From the Journals

Hemophilia carriers face elevated risk of joint comorbidities



Individuals who are carriers of hemophilia genes and have reduced clotting factor activity have at least a twofold higher risk of joint-related comorbidities, compared with the general population, according to new research.

A computer graphics rendered representation of a person's knee joint. decade3d/Thinkstock

In a population-based cohort study using patient registry data, Swedish researchers identified 539 potential carriers of impaired factor VIII or IX gene in the X chromosome – 213 of whom had documented factor activity – and paired them with sex‐ and birthdate‐matched controls from the general population.

They found that carriers with reduced factor activity had a 2.3-fold higher risk of a joint diagnosis, compared with the general population (95% confidence interval, 1.1-4.5). Carriers with normal factor activity did not show a statistically significant increase in joint diagnosis hazard, however carriers with unknown factor activity had a 2.4-fold higher risk of joint diagnosis, compared with controls (95% CI, 1.8-3.2). The findings were published in Haemophilia.

By the age of 60 years, around 37% of carriers with reduced or unknown factor activity had received a joint diagnosis, compared with 23% of carriers with normal factor activity.

The most common joint diagnoses across carriers and controls were knee related, including gonarthrosis and internal derangement, but these were more common among carriers. Five carriers also recorded a diagnosis of hemophilic arthropathy or systemic disorders of connective tissue in diseases classified elsewhere.

Researchers also saw a 10-fold higher risk of joint surgery (95% CI, 1.0-3.7) among carriers with reduced factor activity – although the numbers were small – and even among carriers with normal factor activity, there was a nearly twofold higher rate (95% CI, 0.9-4.6), compared with the control population.

Carriers with reduced or unknown factor activity also had a higher risk of outpatient hospitalization, compared with the general population, although no effect was seen in carriers with normal factor activity.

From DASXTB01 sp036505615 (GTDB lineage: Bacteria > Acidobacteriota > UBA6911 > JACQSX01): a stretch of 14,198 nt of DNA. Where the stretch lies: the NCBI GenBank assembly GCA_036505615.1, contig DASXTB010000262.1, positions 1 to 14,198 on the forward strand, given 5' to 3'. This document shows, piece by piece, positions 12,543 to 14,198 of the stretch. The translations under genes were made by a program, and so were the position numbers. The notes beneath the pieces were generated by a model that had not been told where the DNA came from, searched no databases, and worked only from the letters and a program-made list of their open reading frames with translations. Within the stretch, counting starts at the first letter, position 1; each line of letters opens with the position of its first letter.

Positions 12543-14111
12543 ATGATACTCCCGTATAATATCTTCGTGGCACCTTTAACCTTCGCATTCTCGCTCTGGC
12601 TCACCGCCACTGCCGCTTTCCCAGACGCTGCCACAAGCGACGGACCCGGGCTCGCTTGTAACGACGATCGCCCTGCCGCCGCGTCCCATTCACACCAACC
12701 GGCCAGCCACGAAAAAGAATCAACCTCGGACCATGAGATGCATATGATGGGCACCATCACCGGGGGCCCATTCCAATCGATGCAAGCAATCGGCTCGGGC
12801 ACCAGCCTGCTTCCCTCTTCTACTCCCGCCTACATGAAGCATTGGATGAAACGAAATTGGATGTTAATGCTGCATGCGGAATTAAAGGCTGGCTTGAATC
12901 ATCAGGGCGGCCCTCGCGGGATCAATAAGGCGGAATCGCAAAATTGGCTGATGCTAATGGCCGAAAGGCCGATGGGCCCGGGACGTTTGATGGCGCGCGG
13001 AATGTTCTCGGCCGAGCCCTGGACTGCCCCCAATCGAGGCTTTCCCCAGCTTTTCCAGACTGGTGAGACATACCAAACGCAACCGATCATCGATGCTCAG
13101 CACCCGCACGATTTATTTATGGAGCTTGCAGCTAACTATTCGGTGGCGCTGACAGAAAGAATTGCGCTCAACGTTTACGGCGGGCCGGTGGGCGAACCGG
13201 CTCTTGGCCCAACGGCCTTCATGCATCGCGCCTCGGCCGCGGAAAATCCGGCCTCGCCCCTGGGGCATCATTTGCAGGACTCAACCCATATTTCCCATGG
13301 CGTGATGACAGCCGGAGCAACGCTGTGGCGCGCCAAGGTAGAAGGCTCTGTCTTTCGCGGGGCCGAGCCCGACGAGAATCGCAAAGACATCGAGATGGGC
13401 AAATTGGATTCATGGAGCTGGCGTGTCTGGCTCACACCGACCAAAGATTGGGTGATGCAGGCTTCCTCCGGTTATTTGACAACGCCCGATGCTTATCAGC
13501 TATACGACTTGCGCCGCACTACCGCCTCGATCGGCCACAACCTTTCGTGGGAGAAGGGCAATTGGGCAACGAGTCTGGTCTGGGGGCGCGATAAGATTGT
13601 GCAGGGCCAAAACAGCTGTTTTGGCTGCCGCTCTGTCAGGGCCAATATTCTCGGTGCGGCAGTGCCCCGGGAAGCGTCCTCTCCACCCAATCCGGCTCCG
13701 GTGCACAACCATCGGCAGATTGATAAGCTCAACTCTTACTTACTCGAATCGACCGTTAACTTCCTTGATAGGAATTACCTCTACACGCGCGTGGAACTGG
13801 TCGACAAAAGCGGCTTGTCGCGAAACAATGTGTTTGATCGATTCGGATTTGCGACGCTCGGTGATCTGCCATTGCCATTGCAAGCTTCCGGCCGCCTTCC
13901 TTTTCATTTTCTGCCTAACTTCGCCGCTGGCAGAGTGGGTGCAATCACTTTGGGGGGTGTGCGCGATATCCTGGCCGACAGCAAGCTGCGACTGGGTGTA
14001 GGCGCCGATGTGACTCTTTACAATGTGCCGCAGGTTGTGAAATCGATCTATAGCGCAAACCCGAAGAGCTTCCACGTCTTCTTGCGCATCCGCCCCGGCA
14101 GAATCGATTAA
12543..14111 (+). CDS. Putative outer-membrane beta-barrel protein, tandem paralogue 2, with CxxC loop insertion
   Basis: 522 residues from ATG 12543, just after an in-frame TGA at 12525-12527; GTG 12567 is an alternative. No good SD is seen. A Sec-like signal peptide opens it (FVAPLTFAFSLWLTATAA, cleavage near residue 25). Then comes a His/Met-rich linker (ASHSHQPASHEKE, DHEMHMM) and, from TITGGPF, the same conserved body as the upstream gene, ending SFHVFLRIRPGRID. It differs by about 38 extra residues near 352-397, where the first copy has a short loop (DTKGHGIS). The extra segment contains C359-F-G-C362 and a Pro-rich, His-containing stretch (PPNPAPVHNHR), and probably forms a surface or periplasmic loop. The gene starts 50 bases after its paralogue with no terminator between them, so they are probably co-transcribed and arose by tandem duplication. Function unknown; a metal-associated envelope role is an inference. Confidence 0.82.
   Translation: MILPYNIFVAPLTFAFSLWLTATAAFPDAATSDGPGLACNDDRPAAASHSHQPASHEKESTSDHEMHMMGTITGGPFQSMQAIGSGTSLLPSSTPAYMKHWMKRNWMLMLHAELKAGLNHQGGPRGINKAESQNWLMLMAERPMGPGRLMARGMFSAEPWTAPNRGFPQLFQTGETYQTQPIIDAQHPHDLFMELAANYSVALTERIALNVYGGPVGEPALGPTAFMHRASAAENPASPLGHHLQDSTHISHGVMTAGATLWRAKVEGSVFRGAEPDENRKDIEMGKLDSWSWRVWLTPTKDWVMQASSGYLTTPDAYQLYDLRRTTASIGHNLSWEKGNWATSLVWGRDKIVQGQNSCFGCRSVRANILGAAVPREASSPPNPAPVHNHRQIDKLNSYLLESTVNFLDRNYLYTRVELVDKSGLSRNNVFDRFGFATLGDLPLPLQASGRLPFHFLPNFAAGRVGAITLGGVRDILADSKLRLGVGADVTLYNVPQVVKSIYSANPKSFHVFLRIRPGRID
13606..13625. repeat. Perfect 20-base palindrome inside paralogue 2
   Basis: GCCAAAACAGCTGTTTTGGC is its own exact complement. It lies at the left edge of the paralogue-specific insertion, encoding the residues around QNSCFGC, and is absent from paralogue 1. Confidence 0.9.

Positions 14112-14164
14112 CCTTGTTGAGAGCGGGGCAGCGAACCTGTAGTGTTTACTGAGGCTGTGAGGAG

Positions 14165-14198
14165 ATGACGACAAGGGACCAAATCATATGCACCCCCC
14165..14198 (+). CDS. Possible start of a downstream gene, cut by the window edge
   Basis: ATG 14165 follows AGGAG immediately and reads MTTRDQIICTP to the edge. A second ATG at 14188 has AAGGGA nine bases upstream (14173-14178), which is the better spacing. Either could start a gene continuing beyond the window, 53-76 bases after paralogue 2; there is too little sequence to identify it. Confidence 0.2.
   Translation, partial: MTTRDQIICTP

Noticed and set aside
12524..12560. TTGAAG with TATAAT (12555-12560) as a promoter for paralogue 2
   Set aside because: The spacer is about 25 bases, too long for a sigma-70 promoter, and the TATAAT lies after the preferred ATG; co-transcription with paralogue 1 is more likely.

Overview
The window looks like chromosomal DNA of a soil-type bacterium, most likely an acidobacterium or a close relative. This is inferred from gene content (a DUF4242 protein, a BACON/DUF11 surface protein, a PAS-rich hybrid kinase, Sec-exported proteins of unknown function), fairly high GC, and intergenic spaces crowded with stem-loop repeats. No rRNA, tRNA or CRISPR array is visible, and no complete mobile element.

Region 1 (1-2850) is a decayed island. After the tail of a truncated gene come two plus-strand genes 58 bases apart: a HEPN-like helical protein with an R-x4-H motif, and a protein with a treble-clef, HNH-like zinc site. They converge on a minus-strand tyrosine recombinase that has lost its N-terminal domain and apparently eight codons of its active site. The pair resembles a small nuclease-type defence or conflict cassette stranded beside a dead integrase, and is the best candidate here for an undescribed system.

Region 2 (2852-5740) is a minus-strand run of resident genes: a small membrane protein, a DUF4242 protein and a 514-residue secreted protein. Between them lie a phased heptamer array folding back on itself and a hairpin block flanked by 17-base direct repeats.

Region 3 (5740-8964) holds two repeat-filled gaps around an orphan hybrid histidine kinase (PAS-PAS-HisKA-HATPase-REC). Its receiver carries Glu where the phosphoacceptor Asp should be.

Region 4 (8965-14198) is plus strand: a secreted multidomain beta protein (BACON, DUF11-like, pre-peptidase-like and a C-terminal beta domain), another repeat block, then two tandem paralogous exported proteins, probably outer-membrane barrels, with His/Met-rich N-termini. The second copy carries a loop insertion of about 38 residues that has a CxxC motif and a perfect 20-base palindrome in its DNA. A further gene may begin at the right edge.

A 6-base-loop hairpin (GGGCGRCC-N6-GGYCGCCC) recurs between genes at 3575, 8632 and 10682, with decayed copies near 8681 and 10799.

“Although the frequency of joint comorbidities overall was relatively low, our results clearly indicate and confirm a higher burden of joint afflictions, including an earlier age at joint diagnosis, for carriers with reduced or unknown factor activity compared with the general population, as well as more joint surgeries and related hospitalizations,” wrote Mehdi Osooli, PhD, from the Skåne University Hospital in Malmö, Sweden, and his coauthors.

The authors noted that the findings correlated with their earlier research on the incidence of arthropathy among males with mild hemophilia, who have previously been found to have a ninefold higher incidence of arthropathy‐related hospital admissions and a 16‐fold higher incidence of joint disease.

“The relatively higher incidence in the male population compared with the carriers in the current study may be explained by the lower median factor activity level, for example, levels between 5% and 40% in males with mild haemophilia compared with a median overall of 50% in carriers,” they wrote.

All authors declared that they had no conflict of interest related to the study findings. Four of the authors reported financial ties to companies including Novo Nordisk, Shire, and Bayer.

SOURCE: Osooli M et al. Haemophilia. 2019 Aug 14. doi: 10.1111/hae.13831.

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